As you can see in the old version, the word “has” is marked with a special POS tag HAVE. Now, it is an important technical point that the form “has/had/have” is its own grammatical category, and therefore in principle it should have its own symbol. However, the viewer of the parse doesn’t need to be reminded of this, since the word is marked with the special aux_have link, which cannot connect to any other category.

Question for readers: which visualization format do you prefer? Is the new version easier to understand or not?

A closing thought on the power of writing up ideas for presentation: in the course of writing this post, I noticed a subtle bug in the way the new version of the system is handling punctuation. Do you see the boxes around the periods at the end of the sentences? The color indicates the amount of codelength required to send the sentence-ending punctuation. The green boxes indicate that the (old) system is using a very short code, which is feasible for encoding periods, because almost all normal declarative sentences end with periods. The yellow boxes indicate an increased codelength cost. Now in the images from the old version, the boxes are green, but in the new version, the boxes are yellow. This indicates that the new version has a bug in the component responsible for predicting the sentence-final punctuation.

Thanks for reading!  Please feel free to comment on this page directly, or reach out to me through the “contact” link, if you are interested in talking about NLP, sentence parsing, grammar, and related issues.



[1] – Several years ago, when I was working on the early versions of the Ozora parser, I actually used a grammar formalism based on the PCFG. There were a number of technical problems with this formalism, but these technical problems probably would not have proved compelling on their own. In addition to the technical issues, though, there was also a huge aesthetic issue: the resulting parse trees didn’t look good, and the problem got worse and worst as the sentence got bigger. Because of the way English sentences branch, PCFG visualizations tend to appear very tall, and angled down and to the right. Consider the following sentence:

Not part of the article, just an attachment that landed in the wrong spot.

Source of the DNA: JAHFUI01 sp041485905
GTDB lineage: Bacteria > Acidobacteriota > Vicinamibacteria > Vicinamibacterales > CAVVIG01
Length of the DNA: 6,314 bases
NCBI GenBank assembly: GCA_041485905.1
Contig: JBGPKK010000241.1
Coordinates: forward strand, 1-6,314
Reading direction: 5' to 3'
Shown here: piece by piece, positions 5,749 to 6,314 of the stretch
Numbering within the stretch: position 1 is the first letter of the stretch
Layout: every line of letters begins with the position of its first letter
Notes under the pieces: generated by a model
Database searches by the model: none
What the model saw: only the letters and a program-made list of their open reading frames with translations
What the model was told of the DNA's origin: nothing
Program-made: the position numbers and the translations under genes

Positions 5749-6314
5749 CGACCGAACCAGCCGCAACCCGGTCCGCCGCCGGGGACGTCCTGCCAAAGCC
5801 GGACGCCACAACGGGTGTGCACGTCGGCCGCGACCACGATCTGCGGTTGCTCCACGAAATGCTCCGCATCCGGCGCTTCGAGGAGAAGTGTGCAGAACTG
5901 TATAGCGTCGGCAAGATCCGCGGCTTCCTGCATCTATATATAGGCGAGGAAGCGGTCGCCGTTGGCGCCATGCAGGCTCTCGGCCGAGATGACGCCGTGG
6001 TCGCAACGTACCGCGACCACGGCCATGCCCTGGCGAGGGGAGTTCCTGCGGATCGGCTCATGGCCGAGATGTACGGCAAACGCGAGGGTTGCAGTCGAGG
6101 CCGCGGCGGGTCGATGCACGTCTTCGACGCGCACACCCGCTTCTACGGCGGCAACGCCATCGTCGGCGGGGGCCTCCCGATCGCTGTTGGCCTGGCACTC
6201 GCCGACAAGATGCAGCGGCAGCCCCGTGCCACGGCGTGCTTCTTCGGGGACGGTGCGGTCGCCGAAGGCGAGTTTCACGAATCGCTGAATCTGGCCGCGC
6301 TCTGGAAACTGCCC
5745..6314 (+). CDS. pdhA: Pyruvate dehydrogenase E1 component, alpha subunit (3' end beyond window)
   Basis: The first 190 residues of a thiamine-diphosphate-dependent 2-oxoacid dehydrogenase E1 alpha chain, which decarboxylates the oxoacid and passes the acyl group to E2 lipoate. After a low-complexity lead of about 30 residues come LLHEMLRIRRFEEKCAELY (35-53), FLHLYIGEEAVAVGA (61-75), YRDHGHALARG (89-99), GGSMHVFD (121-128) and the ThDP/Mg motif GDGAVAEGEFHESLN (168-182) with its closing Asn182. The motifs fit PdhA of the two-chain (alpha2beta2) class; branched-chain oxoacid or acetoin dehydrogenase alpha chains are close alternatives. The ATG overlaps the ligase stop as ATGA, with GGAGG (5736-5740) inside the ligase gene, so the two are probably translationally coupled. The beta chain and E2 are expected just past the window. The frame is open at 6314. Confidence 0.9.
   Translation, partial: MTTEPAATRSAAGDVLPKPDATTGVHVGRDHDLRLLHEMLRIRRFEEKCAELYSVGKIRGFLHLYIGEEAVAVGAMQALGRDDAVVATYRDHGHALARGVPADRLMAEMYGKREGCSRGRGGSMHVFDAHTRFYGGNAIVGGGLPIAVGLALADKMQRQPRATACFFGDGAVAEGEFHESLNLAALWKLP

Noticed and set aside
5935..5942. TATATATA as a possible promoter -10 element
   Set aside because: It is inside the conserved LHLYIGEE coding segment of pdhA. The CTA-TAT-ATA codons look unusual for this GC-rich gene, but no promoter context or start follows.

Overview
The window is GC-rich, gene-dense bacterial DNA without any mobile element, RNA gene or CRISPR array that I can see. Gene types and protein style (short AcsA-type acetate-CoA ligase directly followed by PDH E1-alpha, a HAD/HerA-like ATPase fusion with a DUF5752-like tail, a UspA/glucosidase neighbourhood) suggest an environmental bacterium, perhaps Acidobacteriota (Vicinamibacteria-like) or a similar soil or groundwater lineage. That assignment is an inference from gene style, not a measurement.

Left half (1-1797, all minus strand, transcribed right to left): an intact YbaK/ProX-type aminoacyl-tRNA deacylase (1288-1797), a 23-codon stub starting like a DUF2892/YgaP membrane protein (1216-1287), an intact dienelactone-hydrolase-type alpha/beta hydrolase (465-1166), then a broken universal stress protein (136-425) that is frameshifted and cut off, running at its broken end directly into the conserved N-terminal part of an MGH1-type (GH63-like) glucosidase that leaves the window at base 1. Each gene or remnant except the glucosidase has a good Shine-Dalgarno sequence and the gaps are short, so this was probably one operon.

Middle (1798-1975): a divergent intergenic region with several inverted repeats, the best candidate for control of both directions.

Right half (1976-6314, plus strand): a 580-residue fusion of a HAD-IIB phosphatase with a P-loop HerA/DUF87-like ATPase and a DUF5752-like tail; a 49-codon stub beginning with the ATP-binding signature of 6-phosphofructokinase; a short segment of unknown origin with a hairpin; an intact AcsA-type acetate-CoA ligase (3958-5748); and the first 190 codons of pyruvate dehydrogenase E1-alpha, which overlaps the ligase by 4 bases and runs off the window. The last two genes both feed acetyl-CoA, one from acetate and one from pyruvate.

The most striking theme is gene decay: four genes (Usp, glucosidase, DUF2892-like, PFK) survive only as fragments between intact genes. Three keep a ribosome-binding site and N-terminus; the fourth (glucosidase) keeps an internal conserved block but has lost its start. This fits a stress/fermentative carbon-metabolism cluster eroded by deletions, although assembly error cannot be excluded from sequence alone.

The debate over the referendum was rekindled in Israel after reports that Naftali Bennett , a minister whose Jewish Home Party opposes the establishment of a Palestinian state , was soliciting the support of Yair Lapid , the finance minister and leader of the centrist Yesh Atid Party , for new legislation .

This is a long sentence, and any visualization tool is going to struggle with the width. But when faced with a long sentence, PCFG tree images also have a huge problem with height. I parsed this sentence using Microsoft’s Linguistic Analysis API, and here’s a slice of what came out:


You can see the huge gap between the POS annotations at the top of the image, and the words at the bottom. Almost half the screen space is entirely wasted. In contrast, here’s the Ozora visualizer’s output for the left half of the sentence:


As you can see, there is not nearly as much wasted space in the visualization, and it is much easier to understand the logical relationship between the various words.

[2] This concept of VBA was something I was quite proud of when I came up with it, though I am no longer using it. The idea behind the VBA category relates to the fact that, while most English verbs have only four distinct conjugations, some verbs have a fifth conjugation, called the past participle, which normally has an -en suffix. Examples are “broken”, “spoken”, “eaten”. This tense is usually denoted as VBN, while the regular past was denoted VBD. Now if the verb has no VBN, then you are allowed to use the VBD instead. But if it does have a VBN, you must use it or the sentence will be ungrammatical. Consider: